Isaan on the edge

lifestyle May 10, 2014 00:00

By Kitchana Lersakvanitchakul
Th

2,959 Viewed

Nok Air heads to the Northeast for its third destination cycling trip



Nok Air chief executive Patee Sarasin made a solemn promise last year to get Thais active by flying them and their bicycles to various destinations around the country and encouraging them to discover new cultures and make new friends.
So far, the airline has taken groups of cyclists to Trang in the South and Nan in the North and last weekend spread its wings to the Northeast with a tour of Udon Thani.
The hardy pedal pushers are joined by members of the press on the airline’s flight out of Bangkok and collected at Udon Thani airport by a double-decker tour bus that swiftly deposits us for an early dinner at Krua Khun Nid, a well-known family-run restaurant that specialises in such traditional Isaan fare as fermented fish papaya salad, vegetable soup with ant eggs and pickled river fish.
After a peaceful night at the Prajaktra Design Hotel, we are up and about early the next morning to enjoy breakfast in the adjacent Nong Prajak park where local folk regularly cycle and jog around the lake.
Our ride starts at the Krom Luang Prachaksinlapakhom Monument and we all limber up in preparation for the trip that marks Udon Thani’s 121st anniversary this year. Provincial vice governor Kobkiat Kanjana along with Nok Air senior executives Apiporn Pasawat and Piya Yodmanee line up at the front and we head off through the city’s streets towards San Chao Pu Ya, the Chinese Spirit Shrine behind the train station near Nong Bua Market. 
This large and beautiful shrine features two Chinese pavilions in the centre of a lotus pond, home to several of the largest carp we have ever seen as well as an extraordinary 99-metre-high replica of a golden dragon and a museum showcasing the history of the Thai-Chinese relations in Udon Thani and the life of Confucius.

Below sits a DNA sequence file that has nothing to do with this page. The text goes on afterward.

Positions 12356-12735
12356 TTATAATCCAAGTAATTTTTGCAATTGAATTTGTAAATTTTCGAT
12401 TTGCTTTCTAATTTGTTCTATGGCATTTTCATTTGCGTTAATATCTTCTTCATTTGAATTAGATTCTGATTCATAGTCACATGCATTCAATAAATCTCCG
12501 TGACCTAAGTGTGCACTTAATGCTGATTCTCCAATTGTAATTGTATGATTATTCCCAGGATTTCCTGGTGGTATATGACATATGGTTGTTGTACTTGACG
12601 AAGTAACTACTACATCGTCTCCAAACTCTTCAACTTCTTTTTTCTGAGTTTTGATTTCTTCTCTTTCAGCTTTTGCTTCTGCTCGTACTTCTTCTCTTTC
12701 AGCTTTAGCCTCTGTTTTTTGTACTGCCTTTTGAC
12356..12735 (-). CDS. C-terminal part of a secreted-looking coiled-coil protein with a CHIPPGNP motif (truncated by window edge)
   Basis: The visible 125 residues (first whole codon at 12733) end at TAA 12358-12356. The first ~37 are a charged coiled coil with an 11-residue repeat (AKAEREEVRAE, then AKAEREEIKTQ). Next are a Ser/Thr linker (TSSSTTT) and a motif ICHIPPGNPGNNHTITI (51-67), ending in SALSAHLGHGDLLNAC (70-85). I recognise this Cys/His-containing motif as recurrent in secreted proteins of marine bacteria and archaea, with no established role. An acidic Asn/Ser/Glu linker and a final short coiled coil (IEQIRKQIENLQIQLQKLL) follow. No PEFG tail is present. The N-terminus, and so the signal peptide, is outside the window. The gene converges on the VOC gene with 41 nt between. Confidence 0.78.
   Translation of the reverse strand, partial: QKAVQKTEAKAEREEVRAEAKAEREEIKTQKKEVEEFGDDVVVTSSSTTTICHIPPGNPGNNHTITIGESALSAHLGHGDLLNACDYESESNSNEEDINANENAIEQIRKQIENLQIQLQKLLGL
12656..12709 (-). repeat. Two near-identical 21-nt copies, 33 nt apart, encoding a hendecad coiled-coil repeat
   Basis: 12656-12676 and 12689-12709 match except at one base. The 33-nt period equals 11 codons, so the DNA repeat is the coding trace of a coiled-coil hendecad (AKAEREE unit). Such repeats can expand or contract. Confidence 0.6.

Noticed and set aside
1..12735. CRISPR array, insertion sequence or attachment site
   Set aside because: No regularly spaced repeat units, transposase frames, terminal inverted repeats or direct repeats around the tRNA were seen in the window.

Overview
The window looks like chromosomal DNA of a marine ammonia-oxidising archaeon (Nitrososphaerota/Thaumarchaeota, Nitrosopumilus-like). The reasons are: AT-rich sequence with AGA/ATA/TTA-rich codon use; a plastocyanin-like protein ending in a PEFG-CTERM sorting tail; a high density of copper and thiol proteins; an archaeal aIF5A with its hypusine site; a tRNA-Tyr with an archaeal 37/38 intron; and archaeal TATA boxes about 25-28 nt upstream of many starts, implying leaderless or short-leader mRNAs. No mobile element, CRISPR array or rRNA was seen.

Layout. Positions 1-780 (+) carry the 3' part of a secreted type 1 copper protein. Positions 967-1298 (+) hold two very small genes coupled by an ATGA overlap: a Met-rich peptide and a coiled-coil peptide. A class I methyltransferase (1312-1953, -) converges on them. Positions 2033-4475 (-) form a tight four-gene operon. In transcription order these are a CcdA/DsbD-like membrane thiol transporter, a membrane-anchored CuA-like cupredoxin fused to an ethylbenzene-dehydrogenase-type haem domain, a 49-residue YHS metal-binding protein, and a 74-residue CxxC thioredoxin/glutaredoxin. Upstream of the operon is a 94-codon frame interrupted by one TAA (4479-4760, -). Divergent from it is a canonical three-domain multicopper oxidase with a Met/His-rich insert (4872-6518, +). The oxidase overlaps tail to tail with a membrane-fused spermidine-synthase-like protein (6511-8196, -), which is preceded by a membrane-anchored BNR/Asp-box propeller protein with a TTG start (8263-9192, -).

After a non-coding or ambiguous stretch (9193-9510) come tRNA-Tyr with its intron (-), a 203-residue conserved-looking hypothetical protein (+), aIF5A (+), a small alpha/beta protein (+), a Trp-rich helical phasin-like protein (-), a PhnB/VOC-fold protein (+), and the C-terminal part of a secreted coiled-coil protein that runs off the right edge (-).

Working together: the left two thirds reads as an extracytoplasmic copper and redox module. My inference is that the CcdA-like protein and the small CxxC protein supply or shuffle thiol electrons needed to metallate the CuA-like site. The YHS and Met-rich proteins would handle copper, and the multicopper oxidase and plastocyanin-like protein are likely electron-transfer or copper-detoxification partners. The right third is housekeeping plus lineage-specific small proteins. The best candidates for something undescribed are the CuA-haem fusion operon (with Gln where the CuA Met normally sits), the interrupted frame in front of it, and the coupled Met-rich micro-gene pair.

We stop again at Wat Phothisomphon, a royal temple built in the late reign of King Rama V where we pay our respects at the Phra Maha That Chedi and receive a blessing from the abbot.
We ride through the Udon Thani Museum, which displays the province’s history, archaeology, natural science, geology, folk history, arts and culture and also has a section dedicated to Krom Luang Prachaksinlapakhom, founder of Udon Thani, before pedalling on to our final destination, Ban Na Kha.
While many of the group opts to travel by car for the16km journey, others prefer to get there under their own steam pedalling along the highway leading from Udon Thani to Nong Khai route, executing a sharp u-turn at Udon Thani Rajabhat University and passing Rang-sina Market on the way  to the village.
Ban Na Kha is a centre for silk weaving and an acclaimed “One Tambon One Product project in Udon Thani. It produces the scarves and handkerchiefs that sell like hot cakes at any Otop fair.
The local silk, known as pha mai lai khid or khid-patterned silk, is much admired all over the Northeast and features geometric patterns in contrasting colours, as well as animals and flowers.
Our decision is bike both ways is rained on – literally – on the way back to Udon, as the clouds open and the thunder rolls. By the time we’ve covered the 16km, we are not just drenched but also extremely muddy.
Good humour is quickly restored though with a hearty lunch of somtam, grilled fish and fried chicken at Somtam in Soi Banjang behind Udon Thani Technical College.
The rest of the afternoon passes quickly and soon we are being led to Rabiang Phatchani restaurant for a fusion dinner and onwards to Thung Si Muang Square near the City Pillar Shrine to be entertained by the airline’s rocking chief executive Patee and his PP Project as well as Dome Pakorn Lum, Lipta, ETC and Boy Peacemaker.
 
Flying bicycles
_ Nok Air has daily flights between Don Mueang and Udon Thani. There’s no surcharge to check your bicycle as luggage, but it must be properly packed.
_ For details, check www.NokAir.com.